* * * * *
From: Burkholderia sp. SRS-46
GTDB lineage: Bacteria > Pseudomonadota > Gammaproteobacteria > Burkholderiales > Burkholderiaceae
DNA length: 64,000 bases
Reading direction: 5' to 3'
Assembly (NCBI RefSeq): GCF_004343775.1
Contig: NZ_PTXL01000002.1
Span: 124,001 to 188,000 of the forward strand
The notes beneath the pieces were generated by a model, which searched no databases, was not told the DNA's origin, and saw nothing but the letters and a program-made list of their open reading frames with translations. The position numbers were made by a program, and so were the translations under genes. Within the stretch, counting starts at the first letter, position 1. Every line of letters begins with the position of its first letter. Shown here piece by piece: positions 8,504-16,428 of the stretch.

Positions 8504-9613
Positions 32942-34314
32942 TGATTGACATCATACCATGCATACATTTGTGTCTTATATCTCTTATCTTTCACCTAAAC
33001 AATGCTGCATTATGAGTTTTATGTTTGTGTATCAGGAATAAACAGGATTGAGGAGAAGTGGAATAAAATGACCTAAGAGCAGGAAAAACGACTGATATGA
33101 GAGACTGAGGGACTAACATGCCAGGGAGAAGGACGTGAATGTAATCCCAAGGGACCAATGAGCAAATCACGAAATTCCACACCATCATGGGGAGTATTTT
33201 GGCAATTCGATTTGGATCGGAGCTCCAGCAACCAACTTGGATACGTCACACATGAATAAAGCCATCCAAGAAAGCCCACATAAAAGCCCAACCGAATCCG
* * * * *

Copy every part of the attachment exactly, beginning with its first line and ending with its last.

From: Burkholderia sp. SRS-46
GTDB lineage: Bacteria > Pseudomonadota > Gammaproteobacteria > Burkholderiales > Burkholderiaceae
DNA length: 64,000 bases
Reading direction: 5' to 3'
Assembly (NCBI RefSeq): GCF_004343775.1
Contig: NZ_PTXL01000002.1
Span: 124,001 to 188,000 of the forward strand
The notes beneath the pieces were generated by a model, which searched no databases, was not told the DNA's origin, and saw nothing but the letters and a program-made list of their open reading frames with translations. The position numbers were made by a program, and so were the translations under genes. Within the stretch, counting starts at the first letter, position 1. Every line of letters begins with the position of its first letter. Shown here piece by piece: positions 8,504-16,428 of the stretch.

Positions 8504-9613
Positions 32942-34314
32942 TGATTGACATCATACCATGCATACATTTGTGTCTTATATCTCTTATCTTTCACCTAAAC
33001 AATGCTGCATTATGAGTTTTATGTTTGTGTATCAGGAATAAACAGGATTGAGGAGAAGTGGAATAAAATGACCTAAGAGCAGGAAAAACGACTGATATGA
33101 GAGACTGAGGGACTAACATGCCAGGGAGAAGGACGTGAATGTAATCCCAAGGGACCAATGAGCAAATCACGAAATTCCACACCATCATGGGGAGTATTTT
33201 GGCAATTCGATTTGGATCGGAGCTCCAGCAACCAACTTGGATACGTCACACATGAATAAAGCCATCCAAGAAAGCCCACATAAAAGCCCAACCGAATCCG